Panel discusses race in the classroom



Four UNI professors hosted Classroom Conversations on Race: A Panel Discussion, an event that was held in the Elm Room of Maucker Union on Thursday, March 28.


“People here in Iowa are so scared of saying anything that is racial out loud, especially white students,” said Carissa Froyum, UNI professor of sociology. “White students are terrified.”

Working against that fear was one of the goals of Classroom Conversations on Race: A Panel Discussion, held on Thursday, March 28, in the Elm Room of Maucker Union. Froyum was joined on the panel by colleagues Anna Kogl, professor of political science, Abbylynn Helgevold, professor of philosophy and world religions and Gaetane Jean-Marie, dean of the College of Education.

Approximately twenty students, faculty and community members attended the panel, which began at 3:30 p.m. Each of the four panelists introduced themselves and explained their teaching philosophy and experiences teaching race in the classroom. Afterward, the floor was opened for audience questions and comments.

One of the most prominent issues raised during the ninety-minute discussion was the question of how teachers can integrate discussions of race into their classrooms. Froyum, a scholar of inequality, said that she covers race in all her courses, regardless of whether the course’s title is directly related to race.

“I use race as an example of all sorts of sociological issues,” she said. “I’m quite confrontational in the classroom.”

Helgevold offered a different viewpoint, stating that she doesn’t consider herself an expert on racial structures but still feels “this kind of moral demand to chip away at that narrative that I know has gone on to perpetuate so many of the assumptions that have shaped the culture in which so many of my students have been raised.”

For teachers who may not know where to start integrating race, Froyum and Helgevold recommend implementing clear ground rules at the start of each course, preferably rules that students help create. Helgevold described an “ouch rule” which she has implemented in her courses, where students can bring the conversation to a halt by saying “ouch” when they feel a line has been crossed.

Kogl discussed the importance of balancing courage with vulnerability in these situations.

“I believe very firmly in trigger warnings, but I also believe that we need to be courageous and engage in these conversations,” she said.

Jean-Marie voiced a similar opinion.

“What better place than the classroom setting to engage in those conversations, to grapple with the issues for shared understanding and shared growth?” she asked.

However, teachers do need to have strategies in place for when emotional tensions boil over in the classroom. Jean-Marie emphasized that educators need to be attuned to student’s bodily cues, even if they aren’t expressing discomfort verbally.

Froyum said that one of her main strategies for facilitating racially charged discussion is to depersonalize the issue by having students apply it to class readings.

“My response will often be, ‘That’s really an interesting question, what would author A say about that?’” she said. “So it’s not about you opining as a student, or me opining, but about how we can apply ideas in different ways.”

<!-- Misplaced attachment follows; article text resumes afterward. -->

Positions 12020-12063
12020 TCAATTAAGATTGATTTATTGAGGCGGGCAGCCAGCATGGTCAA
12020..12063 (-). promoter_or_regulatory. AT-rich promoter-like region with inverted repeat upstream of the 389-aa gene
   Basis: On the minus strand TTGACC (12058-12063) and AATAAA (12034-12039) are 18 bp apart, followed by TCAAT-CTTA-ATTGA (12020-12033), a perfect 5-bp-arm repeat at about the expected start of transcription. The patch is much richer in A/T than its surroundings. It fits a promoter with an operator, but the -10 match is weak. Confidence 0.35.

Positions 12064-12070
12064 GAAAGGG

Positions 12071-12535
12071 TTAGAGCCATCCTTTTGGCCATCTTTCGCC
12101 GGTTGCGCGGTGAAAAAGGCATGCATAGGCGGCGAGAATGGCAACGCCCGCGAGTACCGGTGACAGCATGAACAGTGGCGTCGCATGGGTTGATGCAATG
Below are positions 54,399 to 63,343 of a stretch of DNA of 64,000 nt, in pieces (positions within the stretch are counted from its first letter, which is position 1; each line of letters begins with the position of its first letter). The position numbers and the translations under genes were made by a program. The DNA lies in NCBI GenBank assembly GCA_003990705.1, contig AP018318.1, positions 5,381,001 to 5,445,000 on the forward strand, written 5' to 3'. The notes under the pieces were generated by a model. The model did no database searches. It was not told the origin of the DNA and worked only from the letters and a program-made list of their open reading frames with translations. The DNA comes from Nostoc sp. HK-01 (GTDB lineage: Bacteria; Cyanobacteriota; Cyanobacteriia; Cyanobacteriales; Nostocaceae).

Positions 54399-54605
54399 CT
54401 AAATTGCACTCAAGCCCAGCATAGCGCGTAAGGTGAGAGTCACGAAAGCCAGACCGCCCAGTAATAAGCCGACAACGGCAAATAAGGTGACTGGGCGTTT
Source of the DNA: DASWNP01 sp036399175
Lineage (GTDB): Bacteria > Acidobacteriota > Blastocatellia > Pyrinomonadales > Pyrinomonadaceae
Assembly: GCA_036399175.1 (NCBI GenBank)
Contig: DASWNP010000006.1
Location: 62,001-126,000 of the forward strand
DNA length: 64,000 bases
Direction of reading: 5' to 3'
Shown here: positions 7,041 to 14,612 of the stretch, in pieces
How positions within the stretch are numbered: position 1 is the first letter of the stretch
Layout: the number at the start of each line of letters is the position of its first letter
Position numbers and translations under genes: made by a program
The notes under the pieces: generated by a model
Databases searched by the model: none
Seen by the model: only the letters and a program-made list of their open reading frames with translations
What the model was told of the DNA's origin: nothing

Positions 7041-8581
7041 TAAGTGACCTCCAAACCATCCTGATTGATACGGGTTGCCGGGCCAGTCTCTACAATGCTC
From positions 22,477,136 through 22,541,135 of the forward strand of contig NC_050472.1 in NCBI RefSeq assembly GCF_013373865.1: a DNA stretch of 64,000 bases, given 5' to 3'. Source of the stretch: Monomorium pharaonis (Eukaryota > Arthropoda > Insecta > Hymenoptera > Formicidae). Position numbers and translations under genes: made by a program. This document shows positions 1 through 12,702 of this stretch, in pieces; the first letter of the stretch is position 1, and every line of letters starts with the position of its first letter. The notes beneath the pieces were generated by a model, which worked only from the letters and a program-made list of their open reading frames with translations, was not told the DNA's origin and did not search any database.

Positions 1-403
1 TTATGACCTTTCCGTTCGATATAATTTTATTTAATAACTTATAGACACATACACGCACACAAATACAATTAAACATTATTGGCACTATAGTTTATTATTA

Kogl said that she uses a similar strategy through her political science lens by attributing racial issues to societal structures rather than to individual people.

“It’s about these power structures that we all have a place in, but we don’t all have an equal place in,” she said. “We’re not talking about mean people, we’re talking about structures.”

All four panelists emphasized the importance of allowing time for students to process comments and opinions during discussion.

“There’s value in silence,” said Jean-Marie. “A question may be posed, but there’s no need to respond right away.”

She said one of her strategies is to use quick writes, where students jot down their thoughts regarding the issue, either to be shared or collected and compiled by the teacher. Jean-Marie described this as a way to pause and process, while not shutting down discussion entirely.

“I don’t want us to miss the opportunity when it’s critical to do it, and we don’t do it,” she said.

Kogl advised that teachers should “take a deep breath, model a kind of calm, and read what other people seem to be feeling.” She also noted that, based on the situation in question, there could be scenarios in which the teacher should dismiss the class entirely.

The panel concluded with a discussion of the difficulties teachers face in teaching about racial issues when they themselves are not members of the racial minority in question.

“When I first started teaching, I felt awkward about teaching about race—I’m a white woman,” said Kogl. “Eventually, I realized that it wasn’t about me. I could offer readings, ideas, ways of thinking about power.”

She also stressed that even those who aren’t members of minority groups can still be negatively affected by racism.

“One can hate injustice even though one is privileged within the system that perpetuates that injustice,” she said.

Noelle Hulshizer, a senior public relations major, said that she attended the panel out of a personal interest in self-development.

“I have been challenging myself to be more aware of my privilege,” said Hulshizer, and said that the panel offered “a different direction” for the conversation about race.

The four panelists issued a challenge for students, once they’ve become aware of their privileges, to translate that empathy into action.

“I just say, ‘What are you going to do about it?’” said Froyum. “‘Do something, don’t just sit around feeling bad.’”

Jean-Marie agreed.

“What are you doing beyond your formal education?” she said. “Whether or not we have a class about this, we have an opportunity to improve humanity.”